Still working remotely for the foreseeable future?
Now that many of us have settled in (ish) to working remotely, and it’s less about all pulling together to keep the wheels turning (like last spring) and more about getting through the next 6, or 12, or 18 months with our organizations still standing (and still growing), it may be time to revisit how your culture might be helping or hindering those efforts.
You probably felt some friction in your culture the last few months–that is, the “way you did things” in your organization when everyone was in the office may not have been working as well (or at least not working as planned) once everyone started working from home and in different locations. I saw it very clearly with some of the organizations I’ve been working with… if there were silos before, they were completely isolated islands now. People trying to be extra supportive, but hunkered down within their own teams and at the same time completely disengaged from what was going on with other teams unless there was a direct task linking the two. Results suffered, conflicts and miscommunications arose, progress in some areas slowed way down while in other areas (hello virtual conferences) all eyes were on you and innovative experiments happened. If you had pre-existing culture challenges, they might be magnified under these new circumstances. If you had inequities among who gets the attention of leadership, they were magnified. And you would be forgiven for just laying low so as to not attract any attention and keep your job.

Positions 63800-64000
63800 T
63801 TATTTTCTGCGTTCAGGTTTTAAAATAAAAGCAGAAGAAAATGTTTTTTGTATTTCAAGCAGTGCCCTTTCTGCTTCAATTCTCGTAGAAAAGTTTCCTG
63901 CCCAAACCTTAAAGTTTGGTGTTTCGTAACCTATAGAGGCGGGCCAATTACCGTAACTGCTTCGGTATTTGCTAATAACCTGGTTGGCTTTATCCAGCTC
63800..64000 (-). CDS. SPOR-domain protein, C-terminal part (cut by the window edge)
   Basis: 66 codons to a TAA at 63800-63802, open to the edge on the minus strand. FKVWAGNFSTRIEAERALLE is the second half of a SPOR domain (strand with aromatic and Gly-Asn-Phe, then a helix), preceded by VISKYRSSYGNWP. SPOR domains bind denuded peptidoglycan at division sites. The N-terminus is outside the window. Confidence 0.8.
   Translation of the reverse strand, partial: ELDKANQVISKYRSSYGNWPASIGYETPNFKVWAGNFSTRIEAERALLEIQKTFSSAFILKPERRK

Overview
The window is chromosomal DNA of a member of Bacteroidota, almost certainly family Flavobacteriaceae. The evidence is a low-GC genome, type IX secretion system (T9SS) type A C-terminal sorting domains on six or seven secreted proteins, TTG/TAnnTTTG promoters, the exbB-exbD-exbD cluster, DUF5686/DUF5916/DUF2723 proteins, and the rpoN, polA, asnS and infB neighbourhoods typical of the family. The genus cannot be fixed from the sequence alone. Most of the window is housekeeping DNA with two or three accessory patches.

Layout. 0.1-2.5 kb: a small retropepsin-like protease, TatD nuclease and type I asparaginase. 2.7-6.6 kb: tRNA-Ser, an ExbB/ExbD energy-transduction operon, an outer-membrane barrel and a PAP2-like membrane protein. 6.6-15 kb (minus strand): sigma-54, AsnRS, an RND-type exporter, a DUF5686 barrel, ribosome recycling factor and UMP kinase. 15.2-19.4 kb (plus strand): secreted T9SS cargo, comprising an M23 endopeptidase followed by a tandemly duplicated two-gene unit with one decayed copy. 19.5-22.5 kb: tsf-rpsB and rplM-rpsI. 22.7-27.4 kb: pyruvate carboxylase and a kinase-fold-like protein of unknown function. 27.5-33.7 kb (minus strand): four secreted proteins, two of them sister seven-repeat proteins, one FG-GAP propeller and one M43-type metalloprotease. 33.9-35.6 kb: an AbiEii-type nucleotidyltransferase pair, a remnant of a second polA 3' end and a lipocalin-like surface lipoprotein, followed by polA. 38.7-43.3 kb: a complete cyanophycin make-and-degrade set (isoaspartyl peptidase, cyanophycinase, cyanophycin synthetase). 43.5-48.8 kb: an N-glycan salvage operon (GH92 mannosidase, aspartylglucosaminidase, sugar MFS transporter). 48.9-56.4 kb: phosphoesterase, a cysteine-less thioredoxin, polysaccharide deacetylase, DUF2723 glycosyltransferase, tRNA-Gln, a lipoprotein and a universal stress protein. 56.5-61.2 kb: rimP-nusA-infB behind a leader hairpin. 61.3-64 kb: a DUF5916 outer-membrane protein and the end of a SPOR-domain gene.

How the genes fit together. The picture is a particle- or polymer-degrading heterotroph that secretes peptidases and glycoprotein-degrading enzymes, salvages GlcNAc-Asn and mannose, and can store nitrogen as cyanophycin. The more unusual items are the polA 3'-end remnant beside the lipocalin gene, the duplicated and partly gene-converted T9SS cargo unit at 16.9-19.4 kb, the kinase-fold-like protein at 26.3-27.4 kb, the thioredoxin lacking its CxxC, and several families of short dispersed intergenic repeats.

So to the leaders out there – there are adjustments you can make to your culture to bring it in alignment with what drives your success in this remote-work reality. It is best to be strategic about those adjustments, but we also realize you didn’t have a lot of warning before making this huge change, so we did some of the strategic leg-work for you.
We analyzed our database of over 400 action items that our clients have developed over the years in their culture work (we refer to them as “plays” in a playbook), and narrowed the list to find actions that were relatively easy to implement and could generate improvements quickly.
Going back to the office?
As the discussion shifts towards opening things up again, we’re all suddenly realizing that going back to the physical workplace is not going to look like it did before—at all. While we don’t know exactly what the “new normal” is going to look like, we do know it’s going to require some significant shifts in how we do things, possibly including more employees going remote permanently, significant reconfiguration of office space (more on that in a future post), and changing some of our core management concepts, like what it means to supervise and manage employees.
Unlike the adjustments you had to make when we suddenly went remote, these new changes you’re facing will go deeper into your core workplace culture. So we went back to our database of culture change action items (that we call culture plays in a playbook) and looked at the plays that address the culture patterns related to developmental growth, meeting employee needs, innovation practices, and digital transformation—the more underlying forces that can make or break your “new normal” (sorry for the cliché). Here’s what we came up with.
Photo by Maxime